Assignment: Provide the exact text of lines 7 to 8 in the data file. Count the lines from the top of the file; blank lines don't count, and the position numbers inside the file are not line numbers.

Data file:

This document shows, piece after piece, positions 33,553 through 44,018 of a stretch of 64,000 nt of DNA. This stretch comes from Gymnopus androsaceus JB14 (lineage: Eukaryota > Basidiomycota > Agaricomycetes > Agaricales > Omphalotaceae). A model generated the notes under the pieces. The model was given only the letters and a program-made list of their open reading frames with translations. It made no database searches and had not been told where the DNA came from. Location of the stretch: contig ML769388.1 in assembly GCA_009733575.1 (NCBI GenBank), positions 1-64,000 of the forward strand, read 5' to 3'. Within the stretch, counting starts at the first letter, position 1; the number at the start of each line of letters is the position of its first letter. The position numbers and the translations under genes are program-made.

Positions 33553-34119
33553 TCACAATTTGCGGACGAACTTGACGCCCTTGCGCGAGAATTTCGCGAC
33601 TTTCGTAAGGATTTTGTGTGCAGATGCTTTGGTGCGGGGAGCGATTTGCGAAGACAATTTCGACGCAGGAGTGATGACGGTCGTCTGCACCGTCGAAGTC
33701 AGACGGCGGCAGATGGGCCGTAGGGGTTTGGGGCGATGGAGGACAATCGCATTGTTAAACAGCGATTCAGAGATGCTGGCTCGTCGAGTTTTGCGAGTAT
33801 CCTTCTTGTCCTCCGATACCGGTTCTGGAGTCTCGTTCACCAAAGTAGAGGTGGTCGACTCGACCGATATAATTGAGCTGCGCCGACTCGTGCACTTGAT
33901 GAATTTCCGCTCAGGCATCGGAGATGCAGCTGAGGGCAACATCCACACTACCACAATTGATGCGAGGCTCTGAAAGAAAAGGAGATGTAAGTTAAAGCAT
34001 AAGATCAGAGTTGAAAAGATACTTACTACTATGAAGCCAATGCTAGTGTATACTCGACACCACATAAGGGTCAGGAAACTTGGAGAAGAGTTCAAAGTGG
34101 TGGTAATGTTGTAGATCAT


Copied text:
33901 GAATTTCCGCTCAGGCATCGGAGATGCAGCTGAGGGCAACATCCACACTACCACAATTGATGCGAGGCTCTGAAAGAAAAGGAGATGTAAGTTAAAGCAT
34001 AAGATCAGAGTTGAAAAGATACTTACTACTATGAAGCCAATGCTAGTGTATACTCGACACCACATAAGGGTCAGGAAACTTGGAGAAGAGTTCAAAGTGG